Ir. Nico Franssen built a chamber pipe organ at home and convinced me that the electronic sounds could never achieve the beauty of real organ sounds. It was an incentive for me to take the next step; creating a real organ with pipes. For years, I had used the opportunity to get to know the organ at the many television broadcasts from churches and I looked in the organ cases to study the constructions. It was a good base to start a serious study and I built pipe organs. I discovered one of the most striking features of good designers of electronic organs. To make an electronic equivalent of a pipe sound, you have to examine each property of the pipe sound thoroughly. Now, I could apply this knowledge with the construction of pipes, that produces exactly the sophisticated sounds of my strive

I liked to be a trade organ builder and that's why I visited practically every organ builder in the Netherlands. They were willing to familiarize myself with the different structures of the organs. Sometimes I borrowed organ parts and with making a replica in my own workshop I understood the construction. It didn’t remain until the Netherlands, I made acquaintance with different organ builder in Germany, Austria and Switzerland also and they trained me about their specializations. So, I built a broad knowledge about the different styles of the organ.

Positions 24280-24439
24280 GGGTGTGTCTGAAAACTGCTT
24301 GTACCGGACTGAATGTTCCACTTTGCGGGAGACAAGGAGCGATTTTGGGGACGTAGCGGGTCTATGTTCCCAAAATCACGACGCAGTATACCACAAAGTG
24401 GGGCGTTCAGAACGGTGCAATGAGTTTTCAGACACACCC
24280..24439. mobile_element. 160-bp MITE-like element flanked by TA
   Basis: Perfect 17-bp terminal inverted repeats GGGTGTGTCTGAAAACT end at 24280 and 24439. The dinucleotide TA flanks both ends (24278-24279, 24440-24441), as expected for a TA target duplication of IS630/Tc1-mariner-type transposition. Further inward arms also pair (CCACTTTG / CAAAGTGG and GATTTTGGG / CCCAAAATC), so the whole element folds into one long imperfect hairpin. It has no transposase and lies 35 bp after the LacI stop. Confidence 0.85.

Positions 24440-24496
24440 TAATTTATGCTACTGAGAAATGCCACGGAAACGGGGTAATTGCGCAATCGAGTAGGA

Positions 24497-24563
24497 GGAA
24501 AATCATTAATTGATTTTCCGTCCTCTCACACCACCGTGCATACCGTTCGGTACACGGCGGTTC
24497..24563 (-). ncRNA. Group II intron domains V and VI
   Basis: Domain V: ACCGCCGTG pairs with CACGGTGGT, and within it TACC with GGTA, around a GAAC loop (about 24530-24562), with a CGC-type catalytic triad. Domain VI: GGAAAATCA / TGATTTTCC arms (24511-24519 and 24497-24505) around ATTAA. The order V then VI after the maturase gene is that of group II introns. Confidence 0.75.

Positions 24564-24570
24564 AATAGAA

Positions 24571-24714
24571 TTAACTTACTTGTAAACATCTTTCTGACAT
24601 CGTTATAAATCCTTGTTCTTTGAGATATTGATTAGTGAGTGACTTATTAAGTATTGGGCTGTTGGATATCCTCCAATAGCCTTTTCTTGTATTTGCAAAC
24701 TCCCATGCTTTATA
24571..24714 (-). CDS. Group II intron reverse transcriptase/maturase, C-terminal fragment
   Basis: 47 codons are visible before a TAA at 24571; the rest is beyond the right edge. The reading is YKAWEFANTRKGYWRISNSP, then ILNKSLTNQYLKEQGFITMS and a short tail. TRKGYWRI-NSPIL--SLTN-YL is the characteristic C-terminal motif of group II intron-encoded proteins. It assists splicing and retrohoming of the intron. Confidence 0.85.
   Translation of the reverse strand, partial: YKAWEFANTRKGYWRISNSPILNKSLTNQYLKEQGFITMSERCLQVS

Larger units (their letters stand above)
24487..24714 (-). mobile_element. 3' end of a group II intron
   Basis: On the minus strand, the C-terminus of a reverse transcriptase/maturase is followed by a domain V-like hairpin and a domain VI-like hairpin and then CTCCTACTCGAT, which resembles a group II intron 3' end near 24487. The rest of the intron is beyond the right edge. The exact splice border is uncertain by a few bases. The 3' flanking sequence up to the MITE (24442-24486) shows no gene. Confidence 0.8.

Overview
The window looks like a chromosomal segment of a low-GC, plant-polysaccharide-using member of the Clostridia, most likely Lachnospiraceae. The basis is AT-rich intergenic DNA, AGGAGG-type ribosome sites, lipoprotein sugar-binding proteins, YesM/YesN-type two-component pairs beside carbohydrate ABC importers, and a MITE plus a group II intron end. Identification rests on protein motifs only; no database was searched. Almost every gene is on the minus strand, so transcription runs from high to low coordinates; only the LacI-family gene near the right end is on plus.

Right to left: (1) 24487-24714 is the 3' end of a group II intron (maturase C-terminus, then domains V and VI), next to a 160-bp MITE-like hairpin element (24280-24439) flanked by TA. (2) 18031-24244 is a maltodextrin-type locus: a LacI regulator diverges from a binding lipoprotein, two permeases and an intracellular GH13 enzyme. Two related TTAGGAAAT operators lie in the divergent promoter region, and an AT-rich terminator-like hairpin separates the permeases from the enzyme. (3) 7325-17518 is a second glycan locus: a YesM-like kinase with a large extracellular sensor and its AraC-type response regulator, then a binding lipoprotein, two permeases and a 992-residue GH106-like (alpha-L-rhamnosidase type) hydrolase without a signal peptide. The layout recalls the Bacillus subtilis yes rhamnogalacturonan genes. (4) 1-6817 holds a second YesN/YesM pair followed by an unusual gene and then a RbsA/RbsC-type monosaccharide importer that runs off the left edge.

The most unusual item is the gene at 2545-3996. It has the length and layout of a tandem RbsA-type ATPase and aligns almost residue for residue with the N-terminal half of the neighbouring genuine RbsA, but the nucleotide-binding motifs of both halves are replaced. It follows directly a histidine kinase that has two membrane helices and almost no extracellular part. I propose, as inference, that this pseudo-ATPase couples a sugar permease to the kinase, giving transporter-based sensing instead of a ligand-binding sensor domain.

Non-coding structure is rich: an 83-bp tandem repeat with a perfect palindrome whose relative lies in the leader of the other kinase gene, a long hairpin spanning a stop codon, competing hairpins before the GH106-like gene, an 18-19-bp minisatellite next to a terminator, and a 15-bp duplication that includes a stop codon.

Chronicle of an organ builder

After the high school I had decided to study electronics. One of the most attractive applications was building an electronic organ. After the first experiments with a simple organ with valves the price of transistors lowered considerably; I bought thousands of these. It was at one time the electronic organs were still not for sale and everyone has to find out himself, how to create electronic sounds that were similar to pipe sounds. Experimenting for many years was the only way to learn.

The study was interrupted by a training as a military pilot. Later, I could use the many lessons about aerodynamics, in the study of the behavior of the wind in organ pipes. After the pilot school I graduated for the electronic study and in my spare time I did continue the experiments with the electronic organs.